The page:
(CNN) -- Two news organizations' stories about National Security Agency surveillance, based upon documents leaked by Edward Snowden, have been awarded the Pulitzer Prize for public service, often described as the highest prize in American journalism.
The Washington Post and United States arm of The Guardian each received the prize on Monday.
The Pulitzers are administered by Columbia University. More than a dozen prizes were announced on Monday, but the recognition of the NSA reporting was most significant because of the questions raised by Snowden's leaks and the reaction to them.
The Pulitzer board's decision is bound to be controversial; then again, snubbing the NSA coverage would have been controversial, too.
Snowden, who has been living in Russia while seeking asylum from U.S. prosecution, said in a statement that the Pulitzer board's recognition of the coverage was "vindication for everyone who believes that the public has a role in government."
"We owe it to the efforts of the brave reporters and their colleagues who kept working in the face of extraordinary intimidation, including the forced destruction of journalistic materials, the inappropriate use of terrorism laws, and so many other means of pressure to get them to stop what the world now recognizes was work of vital public importance."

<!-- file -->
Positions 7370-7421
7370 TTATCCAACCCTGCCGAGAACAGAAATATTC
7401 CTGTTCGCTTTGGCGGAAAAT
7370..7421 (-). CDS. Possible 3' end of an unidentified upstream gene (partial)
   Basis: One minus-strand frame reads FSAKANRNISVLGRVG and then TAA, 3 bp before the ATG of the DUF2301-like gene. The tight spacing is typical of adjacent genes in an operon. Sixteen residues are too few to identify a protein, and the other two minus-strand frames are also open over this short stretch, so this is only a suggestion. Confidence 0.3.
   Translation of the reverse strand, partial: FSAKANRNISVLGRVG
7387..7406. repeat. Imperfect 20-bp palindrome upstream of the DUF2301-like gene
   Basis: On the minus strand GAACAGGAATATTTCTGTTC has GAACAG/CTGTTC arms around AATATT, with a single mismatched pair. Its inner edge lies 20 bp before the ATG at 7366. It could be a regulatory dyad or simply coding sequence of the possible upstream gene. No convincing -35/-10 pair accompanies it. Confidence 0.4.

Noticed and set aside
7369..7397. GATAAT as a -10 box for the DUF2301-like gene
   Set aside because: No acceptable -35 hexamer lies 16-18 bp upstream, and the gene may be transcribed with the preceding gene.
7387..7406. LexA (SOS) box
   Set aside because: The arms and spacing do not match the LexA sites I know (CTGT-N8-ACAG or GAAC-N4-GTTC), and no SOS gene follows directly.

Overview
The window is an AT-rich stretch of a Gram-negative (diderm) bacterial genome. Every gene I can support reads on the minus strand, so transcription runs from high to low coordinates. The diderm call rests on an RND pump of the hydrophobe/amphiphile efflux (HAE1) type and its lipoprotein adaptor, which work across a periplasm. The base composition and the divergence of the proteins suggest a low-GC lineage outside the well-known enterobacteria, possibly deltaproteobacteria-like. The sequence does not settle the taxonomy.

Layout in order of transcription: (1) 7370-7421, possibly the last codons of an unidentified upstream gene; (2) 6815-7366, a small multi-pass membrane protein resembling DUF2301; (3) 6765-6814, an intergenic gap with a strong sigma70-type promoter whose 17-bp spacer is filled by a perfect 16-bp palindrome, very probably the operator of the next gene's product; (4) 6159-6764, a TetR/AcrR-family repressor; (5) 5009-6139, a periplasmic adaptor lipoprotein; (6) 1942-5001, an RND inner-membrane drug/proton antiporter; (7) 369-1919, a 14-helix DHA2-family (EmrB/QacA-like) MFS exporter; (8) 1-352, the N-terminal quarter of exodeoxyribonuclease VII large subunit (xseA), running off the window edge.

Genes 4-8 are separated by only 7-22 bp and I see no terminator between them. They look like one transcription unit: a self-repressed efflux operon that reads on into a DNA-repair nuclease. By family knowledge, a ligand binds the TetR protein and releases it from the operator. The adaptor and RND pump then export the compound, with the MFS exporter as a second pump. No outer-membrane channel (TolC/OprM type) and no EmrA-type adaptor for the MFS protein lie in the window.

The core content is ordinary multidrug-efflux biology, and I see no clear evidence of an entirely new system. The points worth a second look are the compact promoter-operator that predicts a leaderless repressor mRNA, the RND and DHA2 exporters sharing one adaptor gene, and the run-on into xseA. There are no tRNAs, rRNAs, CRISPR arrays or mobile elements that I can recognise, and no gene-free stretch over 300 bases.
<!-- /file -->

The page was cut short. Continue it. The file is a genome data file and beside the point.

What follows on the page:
While Snowden provided a trove of documents, reporters including Glenn Greenwald, working for the Guardian; Barton Gellman, working for The Post; and Laura Poitras, who worked with both, pored over the raw information, decided with their editors what parts were ethical to publish, and turned the information into stories that stunned readers around the world.
On Monday the staffs of The Guardian and The Post celebrated the prize, ten full months after the first NSA stories were published.
"We're extremely proud and gratified to have been honoured by the Pulitzer board," Janine Gibson, editor-in-chief of Guardian US, said in a statement published on the British-based news organization's website.
"It's been an intense, exhaustive and sometimes chilling year working on this story and we're grateful for the acknowledgment by our peers that the revelations made by Edward Snowden and the work by the journalists involved represent a high achievement in public service," Gibson added.
Marty Baron, editor of The Washington Post, told his newsroom that without Snowden, "There would have been no public debate about the proper balance between privacy and national security. As even the President has acknowledged this is a conversation we need to have."
Other Pulitzer Prize winners included the staff of the Boston Globe, for breaking news reporting in the aftermath of the Boston Marathon bombings; Chris Hamby of the Center for Public Integrity for investigative reporting; Eli Saslow of The Washington Post for explanatory reporting; and two New York Times photographers, Tyler Hicks and Josh Haner.